Overweight Women More Likely To Have Low-Paying Jobs Than Overweight Men

In this  June 17, 2013  photo, two women cross the street in Barre, Vt. In its biggest policy change on weight and health to
In this June 17, 2013 photo, two women cross the street in Barre, Vt. In its biggest policy change on weight and health to date, the American Medical Association has recognized obesity as a disease. (AP Photo/Toby Talbot)

Fat shaming can have economic consequences.

As a woman gets heavier, her chances of working in a low-paying, physically taxing job grow, according to a new study from Jennifer Shinall, a law professor at Vanderbilt University. But weight doesn’t have nearly as much bearing on the type of job a man lands.

Though obese men are more likely than men of average weight to work in lower-paying, physical jobs, the effect isn't nearly as strong as it is for women. As a result, obese women make $7 less than their average-weight counterparts, while obese men make just $2 less.

“It absolutely suggests that weight is much more of a consideration in the labor market for women than it is for men,” Shinall told The Huffington Post in an interview.

Shinall’s findings add to the growing body of evidence that physical attributes play a depressingly large role in the lives of working women, no matter how they look. Very skinny women tend to get paid more. Hiring committees penalize attractive women by not calling them for interviews.

Such factors typically add to the broader discrimination women already face at work. Research shows women earn less than men in the same roles and are also more likely to work in low-paying fields.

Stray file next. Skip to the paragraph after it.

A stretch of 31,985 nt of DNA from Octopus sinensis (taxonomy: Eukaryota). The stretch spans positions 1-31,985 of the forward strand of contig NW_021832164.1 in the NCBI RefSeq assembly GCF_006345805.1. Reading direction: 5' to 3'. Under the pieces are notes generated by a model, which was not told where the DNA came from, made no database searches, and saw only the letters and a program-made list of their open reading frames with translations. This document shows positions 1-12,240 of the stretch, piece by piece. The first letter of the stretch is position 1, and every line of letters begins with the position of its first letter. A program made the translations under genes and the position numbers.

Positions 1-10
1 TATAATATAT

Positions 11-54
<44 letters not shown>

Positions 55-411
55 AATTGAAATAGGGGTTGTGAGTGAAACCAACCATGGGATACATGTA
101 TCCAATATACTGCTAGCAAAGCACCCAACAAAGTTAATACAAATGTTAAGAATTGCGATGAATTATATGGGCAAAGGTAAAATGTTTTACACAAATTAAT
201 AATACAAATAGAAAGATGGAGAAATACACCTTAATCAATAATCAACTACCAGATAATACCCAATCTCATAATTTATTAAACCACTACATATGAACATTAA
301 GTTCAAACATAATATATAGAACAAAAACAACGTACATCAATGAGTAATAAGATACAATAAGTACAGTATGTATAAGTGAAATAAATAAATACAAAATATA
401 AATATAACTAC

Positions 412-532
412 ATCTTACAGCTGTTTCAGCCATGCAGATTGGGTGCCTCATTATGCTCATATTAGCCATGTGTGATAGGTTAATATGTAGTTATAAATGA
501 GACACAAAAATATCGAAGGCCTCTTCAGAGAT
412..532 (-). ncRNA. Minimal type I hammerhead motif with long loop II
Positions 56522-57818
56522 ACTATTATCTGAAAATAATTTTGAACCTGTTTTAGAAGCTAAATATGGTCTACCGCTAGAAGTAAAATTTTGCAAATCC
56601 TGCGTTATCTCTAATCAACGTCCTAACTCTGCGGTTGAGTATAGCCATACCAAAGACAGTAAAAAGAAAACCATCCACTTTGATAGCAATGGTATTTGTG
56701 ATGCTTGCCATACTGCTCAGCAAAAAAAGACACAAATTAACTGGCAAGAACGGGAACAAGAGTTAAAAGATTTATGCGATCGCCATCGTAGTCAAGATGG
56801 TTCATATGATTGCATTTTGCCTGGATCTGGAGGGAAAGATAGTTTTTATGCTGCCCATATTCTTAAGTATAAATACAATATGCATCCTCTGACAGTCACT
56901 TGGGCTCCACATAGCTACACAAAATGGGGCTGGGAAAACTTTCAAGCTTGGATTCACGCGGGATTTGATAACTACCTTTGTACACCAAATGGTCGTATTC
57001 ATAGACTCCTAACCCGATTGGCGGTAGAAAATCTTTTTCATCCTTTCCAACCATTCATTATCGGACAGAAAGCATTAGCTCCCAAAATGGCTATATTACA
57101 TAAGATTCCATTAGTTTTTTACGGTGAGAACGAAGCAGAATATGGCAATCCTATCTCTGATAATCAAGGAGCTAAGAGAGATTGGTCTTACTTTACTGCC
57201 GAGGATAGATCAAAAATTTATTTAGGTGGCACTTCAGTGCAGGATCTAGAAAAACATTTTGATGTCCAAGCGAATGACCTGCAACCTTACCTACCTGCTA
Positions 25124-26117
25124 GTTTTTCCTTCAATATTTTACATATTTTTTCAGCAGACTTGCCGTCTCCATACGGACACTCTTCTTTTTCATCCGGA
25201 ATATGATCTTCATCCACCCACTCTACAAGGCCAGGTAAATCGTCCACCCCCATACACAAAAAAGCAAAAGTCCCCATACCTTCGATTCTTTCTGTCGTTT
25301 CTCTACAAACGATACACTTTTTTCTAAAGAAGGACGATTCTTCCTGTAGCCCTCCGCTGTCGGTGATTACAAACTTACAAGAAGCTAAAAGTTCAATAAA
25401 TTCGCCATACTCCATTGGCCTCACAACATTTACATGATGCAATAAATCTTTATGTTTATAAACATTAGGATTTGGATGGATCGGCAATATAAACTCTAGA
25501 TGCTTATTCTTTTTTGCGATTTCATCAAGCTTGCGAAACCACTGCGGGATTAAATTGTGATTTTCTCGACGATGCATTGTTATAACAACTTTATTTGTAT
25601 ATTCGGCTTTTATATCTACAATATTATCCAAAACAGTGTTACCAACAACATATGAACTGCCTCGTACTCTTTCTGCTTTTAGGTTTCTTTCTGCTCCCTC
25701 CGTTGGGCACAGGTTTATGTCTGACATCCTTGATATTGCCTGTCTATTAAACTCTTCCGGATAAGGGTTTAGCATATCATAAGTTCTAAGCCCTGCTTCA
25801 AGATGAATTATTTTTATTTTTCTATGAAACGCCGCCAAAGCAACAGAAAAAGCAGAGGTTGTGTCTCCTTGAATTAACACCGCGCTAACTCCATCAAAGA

Many female-dominated, low-wage jobs, such as home health care and child care, are where obese and morbidly obese women are most likely to end up, Shinall’s study found.

"Those are the only jobs that are available for the heaviest women in the labor market," she said.

For her study, Shinall analyzed occupation, health and population data for 10,007 women and 8,928 men. She found that, the heavier women get, the more likely they'll end up working in jobs that require more physical activity.

The opposite is true for women seeking jobs in fields that involve a lot of personal interaction, such as sales. Women become less likely to land those roles the more overweight they are. Morbidly obese women who do get jobs in such fields are paid about 5 percent less, on average, than other women, even controlling for factors like education, the study found.

For men, on the other hand, being heavier can actually boost earnings in some jobs. Overweight men working in more physical jobs make about 4 percent more, on average, than their average-weight colleagues, according to the study.

Shinall said she suspects that one of the main reasons obese and morbidly obese women tend to cluster in low-paying, strenuous jobs is because of discrimination in hiring for white-collar roles. Companies may not want an overweight woman representing them to customers, she said, and it's also possible that the person doing the hiring may not want to work with an obese woman.